Whoopsies Egyptian style…
Boy-on-boy action really isn’t anything new and certainly wasn’t invented in the 60s, in a recent article the New York Times is suggesting that ancient Egyptians not only counted gay men among them, they sent them into the afterlife in high fashion.
Monday’s edition tells the story of a tomb unearthed in 1964 that’s been controversial from that day. Though it didn’t contain jewels like the royal tombs of Tutankhamen, the tomb has elaborate art. And on the tomb’s walls is a painted pictograph of two men embracing. The men—Niankhkhnum and Khnumhotep, says the inscription—were the chief manicurists to the king.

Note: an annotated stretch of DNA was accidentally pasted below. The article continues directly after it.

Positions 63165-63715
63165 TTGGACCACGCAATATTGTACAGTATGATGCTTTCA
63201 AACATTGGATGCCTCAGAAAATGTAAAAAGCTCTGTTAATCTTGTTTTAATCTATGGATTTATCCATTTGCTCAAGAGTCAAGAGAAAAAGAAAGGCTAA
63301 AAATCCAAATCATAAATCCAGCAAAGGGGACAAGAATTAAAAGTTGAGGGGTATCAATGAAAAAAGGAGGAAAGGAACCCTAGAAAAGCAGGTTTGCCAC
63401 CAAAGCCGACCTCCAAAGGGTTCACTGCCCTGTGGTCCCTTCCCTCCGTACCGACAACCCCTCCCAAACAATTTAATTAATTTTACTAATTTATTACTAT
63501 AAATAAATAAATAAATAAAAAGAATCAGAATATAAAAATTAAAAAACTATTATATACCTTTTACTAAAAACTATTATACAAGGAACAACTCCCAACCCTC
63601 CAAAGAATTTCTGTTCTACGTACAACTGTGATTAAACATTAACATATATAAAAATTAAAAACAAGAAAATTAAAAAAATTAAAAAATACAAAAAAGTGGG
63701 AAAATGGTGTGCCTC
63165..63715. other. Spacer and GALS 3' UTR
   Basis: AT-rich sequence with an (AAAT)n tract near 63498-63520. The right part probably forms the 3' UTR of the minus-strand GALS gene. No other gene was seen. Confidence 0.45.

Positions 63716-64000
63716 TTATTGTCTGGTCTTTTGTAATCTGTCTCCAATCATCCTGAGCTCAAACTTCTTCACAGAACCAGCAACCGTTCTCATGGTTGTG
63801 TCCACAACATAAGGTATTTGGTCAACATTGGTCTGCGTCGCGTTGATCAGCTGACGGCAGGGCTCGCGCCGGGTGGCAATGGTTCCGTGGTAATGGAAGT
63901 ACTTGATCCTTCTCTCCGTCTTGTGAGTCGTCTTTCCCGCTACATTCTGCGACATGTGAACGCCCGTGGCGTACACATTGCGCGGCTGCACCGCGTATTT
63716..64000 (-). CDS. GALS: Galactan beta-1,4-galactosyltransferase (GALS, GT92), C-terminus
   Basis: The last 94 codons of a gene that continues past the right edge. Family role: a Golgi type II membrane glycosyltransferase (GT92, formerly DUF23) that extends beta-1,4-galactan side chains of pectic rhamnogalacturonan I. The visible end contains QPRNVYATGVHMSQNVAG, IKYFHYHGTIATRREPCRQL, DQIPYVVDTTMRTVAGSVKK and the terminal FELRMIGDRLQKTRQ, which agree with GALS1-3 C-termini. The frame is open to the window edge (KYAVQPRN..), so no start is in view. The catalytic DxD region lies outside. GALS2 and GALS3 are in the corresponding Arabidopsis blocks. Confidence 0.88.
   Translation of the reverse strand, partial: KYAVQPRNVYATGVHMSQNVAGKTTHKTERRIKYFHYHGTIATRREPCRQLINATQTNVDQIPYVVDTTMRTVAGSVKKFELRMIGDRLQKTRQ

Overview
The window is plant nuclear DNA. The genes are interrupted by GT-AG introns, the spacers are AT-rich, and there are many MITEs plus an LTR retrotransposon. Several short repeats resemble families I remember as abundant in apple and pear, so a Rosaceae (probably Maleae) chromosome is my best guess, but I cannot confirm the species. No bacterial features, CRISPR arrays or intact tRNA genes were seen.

Then as it is now, doing the royal mani-pedi was an occupation reserved for honorable men (and today, Vietnamese women). Even more interesting, the men appeared to be nose-kissing—kind of the “drop it like it’s hot” of the day. Were they friends, conjoined twins or lovers? The Egyptology community can’t seem to get it straight. And for all eternity, neither could these boys.